A: I liked Murphy a lot as well -- in the early 80s TBS made us all care about Murphy, Nikita Koloff and really crappy Walter Brennan movies -- but would you elect a player with these stats into the Hall of Fame?
1,086 games, 181 homers, 592 RBI, .250 batting average, .324 OPB and .461 slugging.
That’s Murphy’s career totals on the road. He benefitted hugely from playing 81 games a season at Fulton County Stadium for most of his career. Take his 1982 MVP season:
Home: 81 games, 24 homers, 59 RBI, .310 average, .392 OBP, .596 slugging
Away: 81 games, 12 homers, 50 RBI, .252 average, .365 OBP, .419 slugging
How about his monster 1987 season?
Home: 81 games, 25 homers, 61 RBI, .346 average, .493 OBP, .673 slugging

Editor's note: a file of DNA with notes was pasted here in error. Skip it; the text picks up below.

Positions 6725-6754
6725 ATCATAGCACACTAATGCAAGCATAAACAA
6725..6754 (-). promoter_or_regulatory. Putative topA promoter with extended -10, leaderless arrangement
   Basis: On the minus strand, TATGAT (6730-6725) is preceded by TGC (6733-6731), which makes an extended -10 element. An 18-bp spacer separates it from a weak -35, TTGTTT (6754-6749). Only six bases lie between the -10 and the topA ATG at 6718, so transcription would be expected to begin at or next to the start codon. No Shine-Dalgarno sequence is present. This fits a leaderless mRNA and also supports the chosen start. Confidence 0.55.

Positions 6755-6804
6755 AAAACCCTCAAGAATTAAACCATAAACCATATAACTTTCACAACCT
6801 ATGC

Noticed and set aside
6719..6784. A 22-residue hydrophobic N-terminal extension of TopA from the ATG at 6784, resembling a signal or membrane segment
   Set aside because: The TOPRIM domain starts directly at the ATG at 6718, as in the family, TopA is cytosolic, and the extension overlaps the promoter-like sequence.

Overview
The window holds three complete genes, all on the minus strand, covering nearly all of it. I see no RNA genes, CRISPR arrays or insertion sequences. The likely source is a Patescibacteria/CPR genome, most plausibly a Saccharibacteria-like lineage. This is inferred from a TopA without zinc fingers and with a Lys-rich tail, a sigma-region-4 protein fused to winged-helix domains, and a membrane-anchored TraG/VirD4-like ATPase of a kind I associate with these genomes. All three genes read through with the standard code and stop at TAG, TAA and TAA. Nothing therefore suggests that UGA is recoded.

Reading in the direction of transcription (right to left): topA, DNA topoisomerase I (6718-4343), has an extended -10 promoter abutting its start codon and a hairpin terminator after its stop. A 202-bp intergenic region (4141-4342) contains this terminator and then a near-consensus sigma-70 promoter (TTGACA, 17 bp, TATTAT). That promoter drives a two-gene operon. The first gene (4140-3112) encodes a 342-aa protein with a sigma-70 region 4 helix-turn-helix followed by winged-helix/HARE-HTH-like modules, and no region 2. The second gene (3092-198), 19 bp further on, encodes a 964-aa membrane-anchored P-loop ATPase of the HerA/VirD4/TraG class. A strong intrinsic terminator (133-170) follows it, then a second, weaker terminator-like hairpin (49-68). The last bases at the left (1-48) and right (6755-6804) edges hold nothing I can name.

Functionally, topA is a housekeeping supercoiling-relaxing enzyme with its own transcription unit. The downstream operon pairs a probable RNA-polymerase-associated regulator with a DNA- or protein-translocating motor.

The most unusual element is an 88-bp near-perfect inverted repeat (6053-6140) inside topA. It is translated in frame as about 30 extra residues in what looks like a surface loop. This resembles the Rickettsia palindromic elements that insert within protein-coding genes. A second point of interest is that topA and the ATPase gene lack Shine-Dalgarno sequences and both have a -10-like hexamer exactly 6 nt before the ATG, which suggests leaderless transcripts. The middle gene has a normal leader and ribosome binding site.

Away: 78 games, 19 homers, 44 RBI, .249 average, .338 OBP, .495 slugging
I can’t put a player with such huge splits into the HOF. For half his career -- nearly 1,110 games -- he was just another guy. But I don't think that's the reason Murphy isn't in the Hall of Fame. I'd bet at least half the voters aren't even aware that his splits are so severe. Nope, the reason Murphy has never been a serious candidate (never more than 23.2 percent) is that he doesn't have any of the magic numbers that the voters cling to: No 500 homers (or even 400), not even close to 3,000 hits, a career .265 hitter. And he never won a postseason series. So for most guys it's a fast look at the numbers and a pass. But from 1982-87 he was pretty close to a great player. He just didn't do it long enough to rack up the numbers you need to get in.
And with that I'm done for the week. Have a safe and happy celebration of Larry Csonka's 64th birthday on Saturday.